How to protect the value of your money from its effects
Is inflation back? After two years when consumer prices in the UK barely rose, the annual rate of inflation has risen above the Bank of England’s (BOE) target of 2% in 2017. The combination of high inflation and limited wage growth – as well as uncertainty about the terms on which Britain will leave the European Union in 2019 – is expected to mean Britain’s economy grows more weakly than other EU economies this year.
How your future looks will ultimately be determined by having the right vehicle in place for your retirement. As you approach retirement and start thinking about when and how to take your money, it’s a good idea to check what pensions you have and what they might give you. The rules around pensions are continuously changing, which means it’s essential to receive regular professional advice on how to build up and invest your pension effectively.
When it comes to managing money, one of the things some people find most difficult to understand is the tax relief they receive on payments into their pension. Tax relief means some of your money that would have gone to the Government as tax goes into your pension instead. You can put as much as you want into your pension, but there are annual and lifetime limits on how much tax relief you get on your pension contributions.
New changeover arrangements designed to be simpler than the old system
The State Pension changed on 6 April 2016. If you reached State Pension age on or after that date, you’ll get the new State Pension under the new rules. The new State Pension is designed to be simpler than the old system, but there are some changeover arrangements which you need to know about if you’ve already made contributions under the old system.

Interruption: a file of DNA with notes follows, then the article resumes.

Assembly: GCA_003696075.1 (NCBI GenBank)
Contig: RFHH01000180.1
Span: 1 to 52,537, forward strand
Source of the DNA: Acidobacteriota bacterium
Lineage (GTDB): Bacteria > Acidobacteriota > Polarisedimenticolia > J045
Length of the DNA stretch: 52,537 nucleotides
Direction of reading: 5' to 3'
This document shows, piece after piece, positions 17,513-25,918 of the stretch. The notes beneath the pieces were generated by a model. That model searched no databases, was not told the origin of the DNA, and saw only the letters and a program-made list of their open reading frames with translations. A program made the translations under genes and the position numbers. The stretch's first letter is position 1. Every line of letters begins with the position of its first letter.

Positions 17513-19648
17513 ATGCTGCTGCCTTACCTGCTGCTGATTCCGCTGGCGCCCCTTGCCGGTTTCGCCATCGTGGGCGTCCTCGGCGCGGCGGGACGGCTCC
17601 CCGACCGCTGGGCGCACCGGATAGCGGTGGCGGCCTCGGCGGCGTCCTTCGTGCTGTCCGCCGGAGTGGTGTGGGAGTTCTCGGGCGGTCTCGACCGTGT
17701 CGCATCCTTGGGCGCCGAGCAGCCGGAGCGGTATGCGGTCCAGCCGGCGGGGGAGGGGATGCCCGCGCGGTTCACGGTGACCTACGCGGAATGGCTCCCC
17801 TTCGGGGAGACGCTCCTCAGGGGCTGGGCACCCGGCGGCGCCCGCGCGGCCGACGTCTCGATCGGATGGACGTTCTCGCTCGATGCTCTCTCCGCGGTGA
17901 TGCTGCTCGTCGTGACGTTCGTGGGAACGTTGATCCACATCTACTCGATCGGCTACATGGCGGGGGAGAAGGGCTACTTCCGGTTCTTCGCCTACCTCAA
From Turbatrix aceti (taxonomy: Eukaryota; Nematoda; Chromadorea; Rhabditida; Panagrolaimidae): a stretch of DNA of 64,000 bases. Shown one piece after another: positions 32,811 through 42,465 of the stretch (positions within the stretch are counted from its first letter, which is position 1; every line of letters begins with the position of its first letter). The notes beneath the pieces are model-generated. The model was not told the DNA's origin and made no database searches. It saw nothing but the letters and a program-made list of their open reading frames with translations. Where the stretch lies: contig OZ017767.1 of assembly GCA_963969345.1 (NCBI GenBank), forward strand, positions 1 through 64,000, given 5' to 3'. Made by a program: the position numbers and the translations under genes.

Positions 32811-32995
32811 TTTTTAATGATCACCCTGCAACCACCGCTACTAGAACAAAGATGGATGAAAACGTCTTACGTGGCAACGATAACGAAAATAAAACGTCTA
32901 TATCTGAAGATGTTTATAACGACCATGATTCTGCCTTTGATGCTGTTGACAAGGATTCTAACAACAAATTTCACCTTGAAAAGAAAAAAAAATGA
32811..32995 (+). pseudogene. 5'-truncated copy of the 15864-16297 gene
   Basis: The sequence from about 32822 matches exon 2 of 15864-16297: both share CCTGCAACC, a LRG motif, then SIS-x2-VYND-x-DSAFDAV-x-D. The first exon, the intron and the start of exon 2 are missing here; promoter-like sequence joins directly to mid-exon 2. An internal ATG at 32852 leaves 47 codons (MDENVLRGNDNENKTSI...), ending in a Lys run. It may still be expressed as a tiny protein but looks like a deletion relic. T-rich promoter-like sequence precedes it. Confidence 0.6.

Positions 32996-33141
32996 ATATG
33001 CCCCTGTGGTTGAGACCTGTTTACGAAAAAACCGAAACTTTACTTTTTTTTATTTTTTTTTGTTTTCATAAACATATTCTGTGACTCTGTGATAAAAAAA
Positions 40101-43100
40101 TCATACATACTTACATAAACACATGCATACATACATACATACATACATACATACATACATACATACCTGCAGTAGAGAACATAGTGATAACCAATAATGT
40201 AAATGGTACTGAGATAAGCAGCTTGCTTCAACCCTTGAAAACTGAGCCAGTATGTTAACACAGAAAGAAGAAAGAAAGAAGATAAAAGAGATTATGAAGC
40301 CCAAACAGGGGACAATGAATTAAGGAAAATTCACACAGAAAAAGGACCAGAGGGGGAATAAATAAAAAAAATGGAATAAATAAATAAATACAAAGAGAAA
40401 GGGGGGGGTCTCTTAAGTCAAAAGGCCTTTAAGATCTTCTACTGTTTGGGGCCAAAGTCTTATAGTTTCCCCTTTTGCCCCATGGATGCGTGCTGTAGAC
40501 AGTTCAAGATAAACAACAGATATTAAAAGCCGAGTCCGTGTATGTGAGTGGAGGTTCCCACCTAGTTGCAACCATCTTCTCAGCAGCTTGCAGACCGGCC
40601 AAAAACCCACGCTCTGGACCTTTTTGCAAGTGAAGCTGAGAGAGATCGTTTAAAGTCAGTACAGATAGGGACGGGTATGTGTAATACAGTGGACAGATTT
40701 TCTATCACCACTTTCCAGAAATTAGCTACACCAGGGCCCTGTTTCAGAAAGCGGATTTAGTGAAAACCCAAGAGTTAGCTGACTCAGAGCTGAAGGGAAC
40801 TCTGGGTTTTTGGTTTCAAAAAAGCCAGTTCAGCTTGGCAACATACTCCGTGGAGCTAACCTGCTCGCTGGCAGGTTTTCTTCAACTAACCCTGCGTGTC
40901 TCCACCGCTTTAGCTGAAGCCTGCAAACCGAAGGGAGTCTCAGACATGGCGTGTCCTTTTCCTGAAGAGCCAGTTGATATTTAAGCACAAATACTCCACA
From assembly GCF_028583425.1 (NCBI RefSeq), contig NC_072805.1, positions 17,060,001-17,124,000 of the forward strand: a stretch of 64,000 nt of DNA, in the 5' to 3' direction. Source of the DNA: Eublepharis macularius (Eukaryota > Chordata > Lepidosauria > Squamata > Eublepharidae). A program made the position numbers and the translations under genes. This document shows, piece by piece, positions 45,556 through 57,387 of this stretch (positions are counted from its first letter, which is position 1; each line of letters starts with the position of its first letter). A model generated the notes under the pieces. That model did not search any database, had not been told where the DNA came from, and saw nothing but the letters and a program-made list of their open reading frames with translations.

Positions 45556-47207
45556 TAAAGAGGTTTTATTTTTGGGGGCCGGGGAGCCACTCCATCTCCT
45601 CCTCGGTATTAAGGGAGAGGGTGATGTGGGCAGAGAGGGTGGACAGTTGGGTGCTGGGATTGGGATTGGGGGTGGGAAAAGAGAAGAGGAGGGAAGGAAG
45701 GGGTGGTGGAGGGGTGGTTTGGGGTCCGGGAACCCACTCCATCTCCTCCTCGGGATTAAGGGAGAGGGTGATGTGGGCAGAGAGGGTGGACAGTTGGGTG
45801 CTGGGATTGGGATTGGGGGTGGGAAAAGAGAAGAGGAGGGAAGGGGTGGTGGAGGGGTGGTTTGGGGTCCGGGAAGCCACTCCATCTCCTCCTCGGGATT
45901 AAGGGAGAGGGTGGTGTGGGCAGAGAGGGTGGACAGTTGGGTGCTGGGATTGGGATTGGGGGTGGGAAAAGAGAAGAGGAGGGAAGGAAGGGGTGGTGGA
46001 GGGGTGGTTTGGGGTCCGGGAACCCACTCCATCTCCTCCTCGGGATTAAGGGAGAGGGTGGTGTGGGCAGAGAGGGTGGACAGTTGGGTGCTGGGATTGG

Building up a pot of money to provide an income in retirement
With a defined contribution pension, you build up a pot of money that you can then use to provide an income in retirement. Unlike defined benefit schemes, which promise a specific income, the income you might get from a defined contribution scheme depends on factors including the amount you pay in, the fund’s investment performance and the choices you make at retirement.
Paying out a secure income for life which increases each year
A defined benefit pension scheme is one where the amount paid to you is set using a formula based on how many years you’ve worked for your employer and the salary you’ve earned, rather than the value of your investments. If you work or have worked for a large employer or in the public sector, you may have a defined benefit pension.
A personal pension is a type of defined contribution pension. You choose the provider and make arrangements for your contributions to be paid. If you haven’t got a workplace pension, getting a personal pension could be a good way of saving for retirement.
Providing greater flexibility with the investments you can choose
A self-invested personal pension (SIPP) is a pension ‘wrapper’ that holds investments until you retire and start to draw a retirement income. It is a type of personal pension and works in a similar way to a standard personal pension. The main difference is that with a SIPP, you have greater flexibility with the investments you can choose.
By the time we have been working for a decade or two, it is not uncommon to have accumulated multiple pension plans. There’s no wrong time to start thinking about pension consolidation, but you might find yourself thinking about it if you’re starting a new job or nearing retirement.